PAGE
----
After all these efforts, all these interventions and tax-back loans, nothing could prepare the company to deal with a loss of its foreign markets. This is why the company said this week that it would move some production overseas due to increased costs from the EU’s retaliatory tariffs against the Trump administration’s taxes on imports of steel and aluminum.

Harley’s overseas manufacturing plants are in Brazil, India, Australia and Thailand. This allows the company to avoid high tariffs for sales inside these countries. The company projects an increase of 50 percent in its international business by 2027.

How To Shoot Your Foot

It’s a solid prediction to make of any government action that it will generate consequences that are the opposite of the stated purpose of the intervention. If you doubt it, look at the history of intervention in the healthcare market. I’ve yet to find anyone who thinks that Obamacare resulted in a better system.

It is the same with tariffs. You set out to make life easier for American companies but the result is the disruption of global supply chains. Domestic manufacturers pay more for raw materials and other inputs. They have to retool in light of higher costs. They lose markets for finished products overseas, as retaliatory measures hit in increasingly aggressive ways. Whereas in the above case, President Bush pulled back from a trade war, Trump is a completely different animal. Despite the claims that he wants to make deals, his statements make “deal making” impossible because he keeps changing the substance of the terms.

Until recently, American businesses had hoped that all of this was just bluster and that a trade war would never come to pass. But if you look at his long history of rhetoric and bluster, you find that protectionism as a principle is at the very core of his public philosophy. Even from the earliest days of the campaign, he made economic nationalism central to his agenda. A trade war is precisely what he wanted all along. It’s not about deals. It is about walls to people and goods.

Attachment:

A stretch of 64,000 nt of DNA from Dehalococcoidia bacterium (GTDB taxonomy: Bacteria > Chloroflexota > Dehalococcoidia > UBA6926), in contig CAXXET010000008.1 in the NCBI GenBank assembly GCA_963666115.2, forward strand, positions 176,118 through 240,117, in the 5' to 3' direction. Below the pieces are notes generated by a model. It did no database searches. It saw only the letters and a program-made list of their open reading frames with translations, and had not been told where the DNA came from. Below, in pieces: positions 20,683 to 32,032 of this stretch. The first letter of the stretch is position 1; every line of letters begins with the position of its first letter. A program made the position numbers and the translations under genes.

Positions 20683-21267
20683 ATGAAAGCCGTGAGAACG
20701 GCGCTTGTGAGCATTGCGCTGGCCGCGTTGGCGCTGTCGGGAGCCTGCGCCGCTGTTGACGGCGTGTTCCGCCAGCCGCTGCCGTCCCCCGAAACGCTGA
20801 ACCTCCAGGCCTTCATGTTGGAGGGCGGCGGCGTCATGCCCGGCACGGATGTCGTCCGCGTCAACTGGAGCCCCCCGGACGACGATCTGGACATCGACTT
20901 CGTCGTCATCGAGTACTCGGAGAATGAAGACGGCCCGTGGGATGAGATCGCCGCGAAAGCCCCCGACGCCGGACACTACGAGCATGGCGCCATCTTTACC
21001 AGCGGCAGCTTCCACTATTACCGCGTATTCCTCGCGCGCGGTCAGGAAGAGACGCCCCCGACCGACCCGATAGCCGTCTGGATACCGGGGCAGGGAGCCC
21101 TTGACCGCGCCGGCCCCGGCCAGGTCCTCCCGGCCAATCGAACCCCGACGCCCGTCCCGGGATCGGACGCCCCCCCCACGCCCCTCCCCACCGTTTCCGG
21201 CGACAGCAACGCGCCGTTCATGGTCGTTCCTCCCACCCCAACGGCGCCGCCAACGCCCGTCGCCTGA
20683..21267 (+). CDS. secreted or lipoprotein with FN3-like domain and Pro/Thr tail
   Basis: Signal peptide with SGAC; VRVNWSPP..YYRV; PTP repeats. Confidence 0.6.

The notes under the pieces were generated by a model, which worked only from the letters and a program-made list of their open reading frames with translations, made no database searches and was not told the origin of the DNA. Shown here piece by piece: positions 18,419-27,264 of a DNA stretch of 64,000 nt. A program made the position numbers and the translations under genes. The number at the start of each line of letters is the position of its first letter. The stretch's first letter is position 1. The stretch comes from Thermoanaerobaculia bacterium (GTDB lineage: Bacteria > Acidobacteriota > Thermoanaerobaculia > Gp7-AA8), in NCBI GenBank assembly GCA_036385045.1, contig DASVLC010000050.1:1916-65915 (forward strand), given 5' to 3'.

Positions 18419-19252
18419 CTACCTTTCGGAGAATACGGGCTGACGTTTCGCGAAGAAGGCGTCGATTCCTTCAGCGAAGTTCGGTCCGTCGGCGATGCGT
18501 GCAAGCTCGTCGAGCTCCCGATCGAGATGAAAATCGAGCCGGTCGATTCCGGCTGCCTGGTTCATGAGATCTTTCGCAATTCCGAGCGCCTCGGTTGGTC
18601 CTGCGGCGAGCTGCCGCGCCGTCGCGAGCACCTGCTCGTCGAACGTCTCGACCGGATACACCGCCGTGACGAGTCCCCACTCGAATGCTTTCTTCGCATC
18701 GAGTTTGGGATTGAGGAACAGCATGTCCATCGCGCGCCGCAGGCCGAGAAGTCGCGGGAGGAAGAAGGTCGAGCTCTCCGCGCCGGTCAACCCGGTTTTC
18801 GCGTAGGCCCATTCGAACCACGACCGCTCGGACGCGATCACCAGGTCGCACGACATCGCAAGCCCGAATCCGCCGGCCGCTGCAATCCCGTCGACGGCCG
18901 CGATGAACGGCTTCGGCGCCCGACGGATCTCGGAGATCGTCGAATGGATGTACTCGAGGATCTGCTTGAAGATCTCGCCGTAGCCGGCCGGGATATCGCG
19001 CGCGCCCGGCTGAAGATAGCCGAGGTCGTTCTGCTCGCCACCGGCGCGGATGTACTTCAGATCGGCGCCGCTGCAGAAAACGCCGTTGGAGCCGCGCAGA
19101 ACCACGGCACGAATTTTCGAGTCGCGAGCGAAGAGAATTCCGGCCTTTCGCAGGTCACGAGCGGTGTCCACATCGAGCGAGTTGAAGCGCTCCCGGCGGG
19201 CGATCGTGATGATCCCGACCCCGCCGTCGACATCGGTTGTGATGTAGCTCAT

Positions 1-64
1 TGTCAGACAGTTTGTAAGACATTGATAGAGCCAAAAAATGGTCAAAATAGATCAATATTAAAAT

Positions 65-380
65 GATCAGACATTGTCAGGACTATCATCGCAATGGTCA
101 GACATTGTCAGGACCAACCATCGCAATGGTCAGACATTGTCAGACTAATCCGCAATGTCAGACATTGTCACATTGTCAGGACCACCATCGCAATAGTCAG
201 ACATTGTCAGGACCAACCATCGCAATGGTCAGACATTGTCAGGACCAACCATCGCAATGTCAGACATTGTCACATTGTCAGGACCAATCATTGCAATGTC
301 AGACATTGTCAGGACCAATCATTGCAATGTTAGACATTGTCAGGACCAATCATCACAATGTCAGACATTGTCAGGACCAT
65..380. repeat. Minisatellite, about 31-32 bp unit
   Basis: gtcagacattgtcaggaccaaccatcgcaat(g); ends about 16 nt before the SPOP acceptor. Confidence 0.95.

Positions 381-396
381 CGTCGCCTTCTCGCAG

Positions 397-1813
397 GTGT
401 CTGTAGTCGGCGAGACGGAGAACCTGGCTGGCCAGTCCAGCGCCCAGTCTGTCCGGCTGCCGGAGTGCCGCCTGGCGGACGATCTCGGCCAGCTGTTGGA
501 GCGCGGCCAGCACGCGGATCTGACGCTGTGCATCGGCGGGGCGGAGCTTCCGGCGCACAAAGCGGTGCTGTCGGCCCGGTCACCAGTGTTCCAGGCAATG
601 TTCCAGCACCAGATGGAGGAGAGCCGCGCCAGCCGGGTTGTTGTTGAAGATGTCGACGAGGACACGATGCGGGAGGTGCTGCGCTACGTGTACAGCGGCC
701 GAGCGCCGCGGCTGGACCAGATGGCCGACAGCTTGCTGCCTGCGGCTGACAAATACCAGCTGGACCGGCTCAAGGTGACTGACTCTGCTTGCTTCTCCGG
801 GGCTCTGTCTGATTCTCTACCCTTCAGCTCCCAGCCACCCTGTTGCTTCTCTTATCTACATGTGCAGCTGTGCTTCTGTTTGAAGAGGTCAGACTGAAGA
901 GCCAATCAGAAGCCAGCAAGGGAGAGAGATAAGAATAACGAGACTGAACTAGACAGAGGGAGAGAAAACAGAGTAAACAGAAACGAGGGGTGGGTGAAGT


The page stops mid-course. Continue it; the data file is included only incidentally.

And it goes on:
And now we face the reality: American companies that want to keep doing business by outsourcing are being threatened with violence by the president who said he would make America great again. Harley is only the most recent case. Amazon has been on the receiving end of his ire since before he took the oath of office. Before that, it was Apple, against which he demanded a consumer boycott. Need we point out that these are great American companies?

Let’s be perfectly clear here. The job of business is to serve its customers and its stockholders in a way that is consistent with profitability. Its job is not to sacrifice its bottom line to please the economic priorities of the president.

Jeffrey A. Tucker

Jeffrey A. Tucker served as Editorial Director for the American Institute for Economic Research from 2017 to 2021.